Day one of men’s Olympic hockey competition was chaotic, beautiful, and it belonged to David.
Two Olympic hockey Goliaths were taken to their knees in the first day of men’s play in Gangneung, as the odds-on favourite to win gold (Russia) and the United States were toppled during the event’s first two preliminary contests on Wednesday. The Americans let one slip away to Slovenia after building a 2-0 lead, while the Russians — or Olympic Athletes from Russia — also blew a two-zip advantage and fell 3-2 to the Slovaks.
Many were wondering what kind of impact the NHL’s decision not to send players to the Games would have on the Olympic tournament. Though it’s just 24 hours in, the early slate of games showed us that the level playing field and parity most people expected to rule this tournament may even be more prevalent than first thought.
Whether that’s a good or bad thing remains to be seen.
The United States built a 2-0 lead and a 24-12 shot advantage on Slovenia through two periods, but got completely manhandled by a hockey country almost solely known for producing Anze Kopitar in the third frame. The Americans surrendered two goals in the game’s final 15 minutes before giving up the winner just 38 seconds into overtime.
Jordan Greenway, the first African American to ever suit up for the men’s Olympic hockey team, and Yale graduate Brian O’Neill tallied for the USA, while it was Slovenia’s only player with NHL experience who led the comeback. Captain Jan Mursak, who had four points in 46 career NHL games with the Detroit Red Wings, tied it up with 1:37 left in regulation and netted the OT winner before the ice could dry. Goaltender Gasper Kroselj stopped 34 of 36 shots for the win.
The American’s loss was definitely a bad one, but OAR getting dropped by Slovakia — in regulation no less — is even more of a mind-bender. Russia — comprised pretty much strictly of high-end KHL players while boasting former NHL superstars Ilya Kovalchuk and Pavel Datsyuk on its roster — built up a 2-0 lead on goals by Vladislav Gavrikov and Kirill Kaprizov.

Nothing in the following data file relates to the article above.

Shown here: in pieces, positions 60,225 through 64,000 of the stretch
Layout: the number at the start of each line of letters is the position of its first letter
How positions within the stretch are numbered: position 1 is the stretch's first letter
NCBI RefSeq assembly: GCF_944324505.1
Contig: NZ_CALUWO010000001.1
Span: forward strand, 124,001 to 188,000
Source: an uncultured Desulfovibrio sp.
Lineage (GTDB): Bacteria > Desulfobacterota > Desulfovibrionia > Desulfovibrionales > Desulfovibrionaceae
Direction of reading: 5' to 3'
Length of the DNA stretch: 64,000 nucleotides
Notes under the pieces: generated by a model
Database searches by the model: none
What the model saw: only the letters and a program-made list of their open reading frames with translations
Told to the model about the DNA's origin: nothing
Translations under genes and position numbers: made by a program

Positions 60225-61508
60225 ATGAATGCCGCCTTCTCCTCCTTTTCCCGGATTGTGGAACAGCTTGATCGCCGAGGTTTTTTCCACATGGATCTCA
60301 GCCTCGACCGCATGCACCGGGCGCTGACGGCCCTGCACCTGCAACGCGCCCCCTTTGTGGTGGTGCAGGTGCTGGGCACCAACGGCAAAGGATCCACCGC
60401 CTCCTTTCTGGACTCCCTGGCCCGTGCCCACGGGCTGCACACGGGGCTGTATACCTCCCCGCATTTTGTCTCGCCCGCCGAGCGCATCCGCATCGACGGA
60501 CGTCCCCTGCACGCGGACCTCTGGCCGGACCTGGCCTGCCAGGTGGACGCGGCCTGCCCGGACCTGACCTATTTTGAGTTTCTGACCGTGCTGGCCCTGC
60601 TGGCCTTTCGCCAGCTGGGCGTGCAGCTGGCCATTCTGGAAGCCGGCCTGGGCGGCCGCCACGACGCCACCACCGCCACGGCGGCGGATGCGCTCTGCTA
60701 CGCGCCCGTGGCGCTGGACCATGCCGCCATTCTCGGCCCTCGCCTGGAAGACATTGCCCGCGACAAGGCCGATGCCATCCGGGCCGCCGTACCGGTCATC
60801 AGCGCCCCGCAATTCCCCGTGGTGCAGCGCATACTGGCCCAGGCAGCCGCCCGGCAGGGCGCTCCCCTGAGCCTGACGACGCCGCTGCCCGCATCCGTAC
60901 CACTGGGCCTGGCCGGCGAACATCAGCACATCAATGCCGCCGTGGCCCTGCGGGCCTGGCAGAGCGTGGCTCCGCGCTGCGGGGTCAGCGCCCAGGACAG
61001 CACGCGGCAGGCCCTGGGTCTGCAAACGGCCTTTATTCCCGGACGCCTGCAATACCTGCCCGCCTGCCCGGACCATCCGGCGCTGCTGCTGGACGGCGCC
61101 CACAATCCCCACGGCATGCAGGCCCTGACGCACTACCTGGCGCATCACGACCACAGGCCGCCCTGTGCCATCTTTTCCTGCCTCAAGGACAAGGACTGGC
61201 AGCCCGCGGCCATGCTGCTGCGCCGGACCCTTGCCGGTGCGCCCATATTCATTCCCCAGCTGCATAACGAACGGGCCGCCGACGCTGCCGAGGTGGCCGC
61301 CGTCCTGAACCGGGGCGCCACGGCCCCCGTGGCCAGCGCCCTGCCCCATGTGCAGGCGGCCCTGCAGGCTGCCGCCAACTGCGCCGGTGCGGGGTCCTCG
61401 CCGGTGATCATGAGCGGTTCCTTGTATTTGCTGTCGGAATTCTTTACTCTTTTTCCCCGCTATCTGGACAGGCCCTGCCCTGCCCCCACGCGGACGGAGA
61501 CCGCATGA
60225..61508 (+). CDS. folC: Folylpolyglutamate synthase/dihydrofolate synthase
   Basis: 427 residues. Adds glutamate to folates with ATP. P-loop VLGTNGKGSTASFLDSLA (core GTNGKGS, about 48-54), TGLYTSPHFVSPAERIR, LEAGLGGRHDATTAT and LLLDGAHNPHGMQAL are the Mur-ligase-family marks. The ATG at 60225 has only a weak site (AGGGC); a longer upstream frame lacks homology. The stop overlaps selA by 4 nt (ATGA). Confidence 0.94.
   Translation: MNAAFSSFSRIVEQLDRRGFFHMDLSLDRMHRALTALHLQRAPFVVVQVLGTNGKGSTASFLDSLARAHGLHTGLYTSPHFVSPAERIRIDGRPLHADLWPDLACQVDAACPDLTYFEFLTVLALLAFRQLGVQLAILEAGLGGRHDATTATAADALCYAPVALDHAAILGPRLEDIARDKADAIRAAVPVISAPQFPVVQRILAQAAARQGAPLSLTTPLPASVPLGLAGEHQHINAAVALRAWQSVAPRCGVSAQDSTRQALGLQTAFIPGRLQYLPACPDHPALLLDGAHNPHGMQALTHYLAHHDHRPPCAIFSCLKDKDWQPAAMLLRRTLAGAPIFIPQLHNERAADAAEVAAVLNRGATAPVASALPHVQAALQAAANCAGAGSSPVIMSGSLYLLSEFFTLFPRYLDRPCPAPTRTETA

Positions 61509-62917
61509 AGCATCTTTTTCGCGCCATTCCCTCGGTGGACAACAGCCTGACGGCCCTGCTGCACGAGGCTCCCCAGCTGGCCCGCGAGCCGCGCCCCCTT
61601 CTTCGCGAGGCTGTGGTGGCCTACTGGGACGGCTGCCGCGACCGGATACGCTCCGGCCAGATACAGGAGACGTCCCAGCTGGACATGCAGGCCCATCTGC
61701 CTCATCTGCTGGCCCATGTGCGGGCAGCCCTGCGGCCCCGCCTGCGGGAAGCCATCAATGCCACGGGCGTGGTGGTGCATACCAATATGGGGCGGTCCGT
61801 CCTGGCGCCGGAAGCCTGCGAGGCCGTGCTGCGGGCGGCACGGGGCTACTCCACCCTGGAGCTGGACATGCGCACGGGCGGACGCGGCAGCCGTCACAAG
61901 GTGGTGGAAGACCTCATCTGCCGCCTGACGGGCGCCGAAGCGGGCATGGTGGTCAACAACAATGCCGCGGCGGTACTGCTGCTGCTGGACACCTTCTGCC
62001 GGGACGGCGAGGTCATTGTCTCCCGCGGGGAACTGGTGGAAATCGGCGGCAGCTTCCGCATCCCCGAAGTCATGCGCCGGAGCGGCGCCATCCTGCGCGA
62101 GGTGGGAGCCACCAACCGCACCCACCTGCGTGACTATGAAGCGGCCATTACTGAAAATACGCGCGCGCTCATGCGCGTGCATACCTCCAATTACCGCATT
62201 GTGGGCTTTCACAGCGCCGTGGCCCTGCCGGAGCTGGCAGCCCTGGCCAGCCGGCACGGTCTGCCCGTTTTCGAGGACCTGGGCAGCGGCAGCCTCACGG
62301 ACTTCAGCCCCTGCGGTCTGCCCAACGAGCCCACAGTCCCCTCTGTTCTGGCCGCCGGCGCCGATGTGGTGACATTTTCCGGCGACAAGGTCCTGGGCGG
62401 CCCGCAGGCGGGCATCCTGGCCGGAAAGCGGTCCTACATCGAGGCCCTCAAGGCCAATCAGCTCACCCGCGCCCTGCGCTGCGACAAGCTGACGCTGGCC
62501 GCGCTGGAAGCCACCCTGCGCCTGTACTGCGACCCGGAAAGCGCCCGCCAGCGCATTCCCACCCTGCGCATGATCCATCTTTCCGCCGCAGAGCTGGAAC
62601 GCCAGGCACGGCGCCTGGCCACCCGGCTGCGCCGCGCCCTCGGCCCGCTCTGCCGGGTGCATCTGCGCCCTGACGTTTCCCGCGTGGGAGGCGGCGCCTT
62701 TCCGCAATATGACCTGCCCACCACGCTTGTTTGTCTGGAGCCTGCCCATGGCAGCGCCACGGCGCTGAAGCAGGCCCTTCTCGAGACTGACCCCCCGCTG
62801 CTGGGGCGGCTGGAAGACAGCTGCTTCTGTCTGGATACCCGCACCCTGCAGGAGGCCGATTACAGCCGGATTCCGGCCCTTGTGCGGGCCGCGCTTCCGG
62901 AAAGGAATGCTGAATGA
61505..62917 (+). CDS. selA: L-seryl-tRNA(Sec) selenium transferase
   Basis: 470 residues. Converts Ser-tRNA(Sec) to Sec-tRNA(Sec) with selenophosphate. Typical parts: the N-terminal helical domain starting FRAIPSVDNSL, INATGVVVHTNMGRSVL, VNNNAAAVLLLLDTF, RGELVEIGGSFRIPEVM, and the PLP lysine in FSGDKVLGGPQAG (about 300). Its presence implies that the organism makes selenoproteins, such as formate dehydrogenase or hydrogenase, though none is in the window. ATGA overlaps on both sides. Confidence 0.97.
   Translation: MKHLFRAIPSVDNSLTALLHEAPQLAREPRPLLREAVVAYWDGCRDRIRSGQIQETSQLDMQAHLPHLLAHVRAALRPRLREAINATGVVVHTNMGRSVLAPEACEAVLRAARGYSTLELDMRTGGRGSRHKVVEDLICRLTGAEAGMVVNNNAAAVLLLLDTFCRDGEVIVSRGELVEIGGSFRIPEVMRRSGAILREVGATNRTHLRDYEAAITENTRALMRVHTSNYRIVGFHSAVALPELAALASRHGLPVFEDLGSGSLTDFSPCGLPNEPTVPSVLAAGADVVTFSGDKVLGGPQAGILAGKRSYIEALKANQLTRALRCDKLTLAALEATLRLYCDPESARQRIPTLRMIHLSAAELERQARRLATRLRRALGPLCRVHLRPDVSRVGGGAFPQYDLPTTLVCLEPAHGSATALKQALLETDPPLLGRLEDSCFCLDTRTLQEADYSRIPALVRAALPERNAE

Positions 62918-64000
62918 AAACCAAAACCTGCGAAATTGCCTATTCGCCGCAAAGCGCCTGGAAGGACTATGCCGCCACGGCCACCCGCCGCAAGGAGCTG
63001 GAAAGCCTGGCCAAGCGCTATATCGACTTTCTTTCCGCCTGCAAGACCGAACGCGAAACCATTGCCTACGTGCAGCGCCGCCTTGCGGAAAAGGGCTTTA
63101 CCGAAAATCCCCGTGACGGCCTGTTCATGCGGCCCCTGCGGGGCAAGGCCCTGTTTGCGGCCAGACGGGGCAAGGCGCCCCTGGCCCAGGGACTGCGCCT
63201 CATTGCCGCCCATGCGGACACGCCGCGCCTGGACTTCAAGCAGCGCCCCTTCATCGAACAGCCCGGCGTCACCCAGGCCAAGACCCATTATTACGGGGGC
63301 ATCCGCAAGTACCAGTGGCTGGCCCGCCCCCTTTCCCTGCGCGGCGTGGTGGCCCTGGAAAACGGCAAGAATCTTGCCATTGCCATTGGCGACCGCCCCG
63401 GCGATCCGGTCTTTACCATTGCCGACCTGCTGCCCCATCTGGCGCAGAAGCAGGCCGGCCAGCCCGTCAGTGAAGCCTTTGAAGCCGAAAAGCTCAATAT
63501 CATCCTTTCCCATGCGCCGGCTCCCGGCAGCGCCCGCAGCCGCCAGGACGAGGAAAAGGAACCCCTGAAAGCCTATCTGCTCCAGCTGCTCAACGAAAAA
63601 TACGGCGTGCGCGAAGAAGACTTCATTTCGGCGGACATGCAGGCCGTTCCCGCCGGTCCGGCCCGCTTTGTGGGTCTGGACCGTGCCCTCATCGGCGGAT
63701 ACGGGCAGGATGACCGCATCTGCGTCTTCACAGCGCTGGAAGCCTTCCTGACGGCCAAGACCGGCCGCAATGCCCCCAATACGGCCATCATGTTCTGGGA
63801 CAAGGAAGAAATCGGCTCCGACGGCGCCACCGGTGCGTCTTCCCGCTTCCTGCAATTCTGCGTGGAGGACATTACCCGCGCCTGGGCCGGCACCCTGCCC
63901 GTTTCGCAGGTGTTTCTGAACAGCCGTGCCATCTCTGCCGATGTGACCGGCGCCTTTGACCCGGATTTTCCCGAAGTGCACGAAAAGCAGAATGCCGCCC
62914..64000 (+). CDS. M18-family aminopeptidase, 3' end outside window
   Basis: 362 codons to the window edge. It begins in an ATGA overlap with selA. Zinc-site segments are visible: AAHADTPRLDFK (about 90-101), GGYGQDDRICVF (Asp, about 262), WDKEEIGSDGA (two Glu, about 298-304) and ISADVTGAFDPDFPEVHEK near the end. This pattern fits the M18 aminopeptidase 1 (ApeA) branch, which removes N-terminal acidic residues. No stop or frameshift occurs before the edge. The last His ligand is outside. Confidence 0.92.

It was a fierce start for OAR, but that’s where it ended, as Slovakia bounced back with two goals on four shots to end the frame. After a scoreless second, the Slovaks jumped all over the OAR’s sloppy play before 25-year-old, Peterborough Petes alumnus Peter Ceresnak collected the winner on a powerplay off yet another second delay-of-game penalty from the Russians.
“We were the ones who gave away the game,” Russian head coach Oleg Znarok said in a post game press conference.
Format: All 12 teams move onto the qualification round, with the top four overall seeds getting a direct bye to the quarter-finals and the bottom eight facing off in the first playoff round.
USA: The Americans picked up a point with the OT loss and sit second in the group. It’s still possible to earn a bye through to the quarters, but USA will need to find its game quick and beat both Russia and Slovakia, preferably in regulation, to have a chance at a top-four seed.
Russia: The Russians are probably still the favourite to grab gold but, man, this loss was a tough one. Russia will need to win out against the USA and Slovenia to earn a bye, and another loss could see them end up with a terrible path to the gold medal game.
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